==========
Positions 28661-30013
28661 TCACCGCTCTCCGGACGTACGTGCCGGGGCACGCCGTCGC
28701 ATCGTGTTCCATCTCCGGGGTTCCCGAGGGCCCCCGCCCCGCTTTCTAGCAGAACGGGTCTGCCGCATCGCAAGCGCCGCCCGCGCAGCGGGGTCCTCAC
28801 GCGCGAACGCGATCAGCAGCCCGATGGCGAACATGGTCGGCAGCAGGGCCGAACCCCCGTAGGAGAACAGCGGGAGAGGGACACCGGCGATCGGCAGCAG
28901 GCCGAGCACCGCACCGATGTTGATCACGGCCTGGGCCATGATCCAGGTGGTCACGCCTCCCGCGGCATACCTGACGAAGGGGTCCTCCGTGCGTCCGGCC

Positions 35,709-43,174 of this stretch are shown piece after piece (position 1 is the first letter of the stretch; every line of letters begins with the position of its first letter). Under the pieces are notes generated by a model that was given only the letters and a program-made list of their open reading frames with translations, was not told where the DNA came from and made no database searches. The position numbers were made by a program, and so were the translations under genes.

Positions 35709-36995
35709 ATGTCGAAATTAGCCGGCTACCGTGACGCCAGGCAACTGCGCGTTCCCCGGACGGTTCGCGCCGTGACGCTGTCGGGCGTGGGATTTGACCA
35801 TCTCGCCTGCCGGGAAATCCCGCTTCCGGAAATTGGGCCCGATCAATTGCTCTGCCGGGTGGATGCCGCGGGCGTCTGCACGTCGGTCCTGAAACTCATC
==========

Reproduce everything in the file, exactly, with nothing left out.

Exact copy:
Positions 28661-30013
28661 TCACCGCTCTCCGGACGTACGTGCCGGGGCACGCCGTCGC
28701 ATCGTGTTCCATCTCCGGGGTTCCCGAGGGCCCCCGCCCCGCTTTCTAGCAGAACGGGTCTGCCGCATCGCAAGCGCCGCCCGCGCAGCGGGGTCCTCAC
28801 GCGCGAACGCGATCAGCAGCCCGATGGCGAACATGGTCGGCAGCAGGGCCGAACCCCCGTAGGAGAACAGCGGGAGAGGGACACCGGCGATCGGCAGCAG
28901 GCCGAGCACCGCACCGATGTTGATCACGGCCTGGGCCATGATCCAGGTGGTCACGCCTCCCGCGGCATACCTGACGAAGGGGTCCTCCGTGCGTCCGGCC

Positions 35,709-43,174 of this stretch are shown piece after piece (position 1 is the first letter of the stretch; every line of letters begins with the position of its first letter). Under the pieces are notes generated by a model that was given only the letters and a program-made list of their open reading frames with translations, was not told where the DNA came from and made no database searches. The position numbers were made by a program, and so were the translations under genes.

Positions 35709-36995
35709 ATGTCGAAATTAGCCGGCTACCGTGACGCCAGGCAACTGCGCGTTCCCCGGACGGTTCGCGCCGTGACGCTGTCGGGCGTGGGATTTGACCA
35801 TCTCGCCTGCCGGGAAATCCCGCTTCCGGAAATTGGGCCCGATCAATTGCTCTGCCGGGTGGATGCCGCGGGCGTCTGCACGTCGGTCCTGAAACTCATC